The US Air Force is likely to slash its purchases of Lockheed Martin’s F-35 fighter jets to save money, a new study has revealed, a new threat to the costly program’s sustainability.
After complaining about the costly stealth aircraft’s delayed and problematic development, the USAF is now worried that the massive orders it has placed for the F-35 might hinder modernization and maintenance of its current fleet.
To do this, the USAF might be forced to cut the overall purchase by 38 percent, reducing the program’s working project of 1,763 jets by nearly one third, or 590 aircraft, Bloomberg reported, citing an internal USAF study.
Today, at least 270 F-35s are being operated by the USAF as well as the US Navy and the Marine Corps.
Last year, after immense pressure by President Donald Trump to drive down costs, the US Department of Defense and Lockheed agreed on costs of $94.6 million for the F-35A, the conventional takeoff and landing variant used by the USAF; $122.8 million for the F-35B, the USMC’s short takeoff and landing variant; and $121.8 million for the F-35C, the US Navy variant designed for takeoff and landing on aircraft carriers.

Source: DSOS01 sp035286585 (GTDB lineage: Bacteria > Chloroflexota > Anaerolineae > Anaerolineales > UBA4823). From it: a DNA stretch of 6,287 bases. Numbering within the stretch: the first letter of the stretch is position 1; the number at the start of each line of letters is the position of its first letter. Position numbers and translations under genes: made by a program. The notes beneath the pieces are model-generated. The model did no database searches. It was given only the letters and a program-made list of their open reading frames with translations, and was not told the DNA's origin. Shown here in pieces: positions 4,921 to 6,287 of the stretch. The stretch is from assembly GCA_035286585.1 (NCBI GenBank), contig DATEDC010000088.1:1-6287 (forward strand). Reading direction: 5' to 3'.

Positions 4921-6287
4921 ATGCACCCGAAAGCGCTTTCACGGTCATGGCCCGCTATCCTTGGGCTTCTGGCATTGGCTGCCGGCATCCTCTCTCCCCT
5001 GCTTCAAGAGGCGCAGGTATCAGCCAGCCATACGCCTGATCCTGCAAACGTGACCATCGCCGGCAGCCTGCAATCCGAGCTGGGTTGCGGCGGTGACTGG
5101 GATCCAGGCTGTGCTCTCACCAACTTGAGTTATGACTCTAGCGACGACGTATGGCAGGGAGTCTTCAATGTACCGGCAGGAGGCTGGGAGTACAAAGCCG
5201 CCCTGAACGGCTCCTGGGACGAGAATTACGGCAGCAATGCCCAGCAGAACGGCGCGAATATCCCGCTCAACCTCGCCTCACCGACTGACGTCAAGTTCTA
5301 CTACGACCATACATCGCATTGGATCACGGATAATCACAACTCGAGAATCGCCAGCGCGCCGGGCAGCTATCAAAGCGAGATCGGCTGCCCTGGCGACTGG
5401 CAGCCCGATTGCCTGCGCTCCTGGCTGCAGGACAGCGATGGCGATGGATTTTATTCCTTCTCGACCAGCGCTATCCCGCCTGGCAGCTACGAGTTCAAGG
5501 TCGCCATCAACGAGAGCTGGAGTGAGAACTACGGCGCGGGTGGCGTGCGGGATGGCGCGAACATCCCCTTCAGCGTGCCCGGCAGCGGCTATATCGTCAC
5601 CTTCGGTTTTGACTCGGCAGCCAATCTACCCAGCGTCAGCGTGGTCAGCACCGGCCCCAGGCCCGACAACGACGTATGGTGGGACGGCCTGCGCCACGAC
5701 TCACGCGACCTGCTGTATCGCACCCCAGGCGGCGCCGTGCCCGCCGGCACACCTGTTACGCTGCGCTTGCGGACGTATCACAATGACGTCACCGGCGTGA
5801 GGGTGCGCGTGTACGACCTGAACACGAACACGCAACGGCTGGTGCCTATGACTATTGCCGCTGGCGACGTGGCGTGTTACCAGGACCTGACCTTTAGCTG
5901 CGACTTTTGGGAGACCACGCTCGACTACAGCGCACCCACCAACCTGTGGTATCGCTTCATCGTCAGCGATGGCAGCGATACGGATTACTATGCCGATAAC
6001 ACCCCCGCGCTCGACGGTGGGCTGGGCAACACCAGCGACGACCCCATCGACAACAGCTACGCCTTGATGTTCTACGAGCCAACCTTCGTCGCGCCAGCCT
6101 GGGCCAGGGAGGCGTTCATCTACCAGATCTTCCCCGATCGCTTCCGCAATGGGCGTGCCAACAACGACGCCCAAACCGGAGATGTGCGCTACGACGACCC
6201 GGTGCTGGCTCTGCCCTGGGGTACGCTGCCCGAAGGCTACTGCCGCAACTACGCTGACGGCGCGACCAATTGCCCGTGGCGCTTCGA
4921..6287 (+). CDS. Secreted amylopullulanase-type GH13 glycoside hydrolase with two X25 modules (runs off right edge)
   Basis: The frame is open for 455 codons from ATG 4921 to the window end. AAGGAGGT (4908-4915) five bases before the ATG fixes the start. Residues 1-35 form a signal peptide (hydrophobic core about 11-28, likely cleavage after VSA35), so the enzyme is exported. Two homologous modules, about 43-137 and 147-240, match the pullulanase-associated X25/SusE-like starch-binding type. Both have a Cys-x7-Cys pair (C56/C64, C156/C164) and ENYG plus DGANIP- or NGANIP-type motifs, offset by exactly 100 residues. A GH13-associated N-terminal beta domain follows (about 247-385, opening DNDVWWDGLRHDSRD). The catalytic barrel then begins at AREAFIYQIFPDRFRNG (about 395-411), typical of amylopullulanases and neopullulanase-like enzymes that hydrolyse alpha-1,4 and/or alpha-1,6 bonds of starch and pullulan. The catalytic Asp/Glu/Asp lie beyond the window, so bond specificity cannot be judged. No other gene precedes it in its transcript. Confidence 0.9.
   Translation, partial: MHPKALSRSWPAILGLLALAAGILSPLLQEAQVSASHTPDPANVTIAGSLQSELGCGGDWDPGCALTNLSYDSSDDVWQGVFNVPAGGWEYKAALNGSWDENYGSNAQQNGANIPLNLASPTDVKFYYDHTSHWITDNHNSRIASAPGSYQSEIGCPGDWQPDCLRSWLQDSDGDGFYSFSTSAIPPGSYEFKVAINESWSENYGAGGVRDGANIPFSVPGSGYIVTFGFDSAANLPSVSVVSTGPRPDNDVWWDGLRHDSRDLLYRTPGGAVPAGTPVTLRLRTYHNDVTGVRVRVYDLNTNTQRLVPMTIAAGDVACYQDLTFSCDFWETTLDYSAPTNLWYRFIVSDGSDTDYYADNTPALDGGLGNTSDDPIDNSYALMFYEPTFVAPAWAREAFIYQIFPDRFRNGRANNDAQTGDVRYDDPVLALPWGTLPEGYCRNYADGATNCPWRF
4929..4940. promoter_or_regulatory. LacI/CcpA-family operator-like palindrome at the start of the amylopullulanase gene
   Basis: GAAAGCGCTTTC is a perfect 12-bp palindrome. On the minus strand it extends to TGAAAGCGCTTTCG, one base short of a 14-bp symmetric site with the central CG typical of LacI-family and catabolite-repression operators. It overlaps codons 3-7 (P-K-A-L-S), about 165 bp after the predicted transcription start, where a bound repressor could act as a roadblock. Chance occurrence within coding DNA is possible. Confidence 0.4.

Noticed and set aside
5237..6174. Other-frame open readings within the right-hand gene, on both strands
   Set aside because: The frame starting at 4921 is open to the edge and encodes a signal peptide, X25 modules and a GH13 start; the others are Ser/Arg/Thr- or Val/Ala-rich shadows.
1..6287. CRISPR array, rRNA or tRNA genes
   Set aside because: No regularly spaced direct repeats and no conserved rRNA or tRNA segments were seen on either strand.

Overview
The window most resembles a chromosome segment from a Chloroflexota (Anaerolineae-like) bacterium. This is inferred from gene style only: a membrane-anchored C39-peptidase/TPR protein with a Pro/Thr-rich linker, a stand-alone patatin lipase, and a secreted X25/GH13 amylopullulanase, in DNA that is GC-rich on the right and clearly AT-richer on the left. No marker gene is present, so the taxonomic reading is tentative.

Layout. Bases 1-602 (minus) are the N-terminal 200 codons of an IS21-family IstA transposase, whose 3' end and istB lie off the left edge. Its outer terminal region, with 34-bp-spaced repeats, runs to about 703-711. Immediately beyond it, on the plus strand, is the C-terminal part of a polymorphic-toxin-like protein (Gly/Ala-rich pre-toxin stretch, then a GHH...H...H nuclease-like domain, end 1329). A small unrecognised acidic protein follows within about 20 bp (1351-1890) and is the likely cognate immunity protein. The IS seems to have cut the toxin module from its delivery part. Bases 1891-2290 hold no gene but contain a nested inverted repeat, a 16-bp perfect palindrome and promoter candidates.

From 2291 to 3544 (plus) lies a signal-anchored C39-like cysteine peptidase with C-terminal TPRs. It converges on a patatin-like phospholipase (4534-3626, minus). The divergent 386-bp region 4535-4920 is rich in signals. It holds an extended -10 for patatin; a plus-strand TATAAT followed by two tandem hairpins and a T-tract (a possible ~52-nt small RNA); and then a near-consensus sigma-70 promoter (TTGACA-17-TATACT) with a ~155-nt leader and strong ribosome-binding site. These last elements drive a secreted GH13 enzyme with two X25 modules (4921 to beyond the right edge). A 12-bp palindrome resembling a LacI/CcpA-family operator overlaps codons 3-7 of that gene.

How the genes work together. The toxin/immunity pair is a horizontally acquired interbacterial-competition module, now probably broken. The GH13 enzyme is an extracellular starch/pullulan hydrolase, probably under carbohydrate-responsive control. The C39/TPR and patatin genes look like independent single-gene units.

The USAF must foot an annual bill of around $3.8 billion to operate the warplanes. Recently, the Pentagon revealed that it would need about $16 billion to maintain and upgrade the F-35 jets it has already purchased and deployed through 2024.
"It’s premature for the Air Force to consider buying fewer aircraft at this time,” Air Force spokesperson Ann Stefanik told Bloomberg.
Commonly referred to as the world’s most expensive weapon, the F-35 project has been dogged by technical problems and software issues. The program has been in progress over the past 17 years, missing its original development targets by over a decade.
Following a decision by Congress, the F-35 program is scheduled to deliver 90 new jets this year, 20 more than what was initially planned. The peak production rate would reach 160 new jets per year by 2023, according to reports.
Press TV’s website can also be accessed at the following alternate addresses: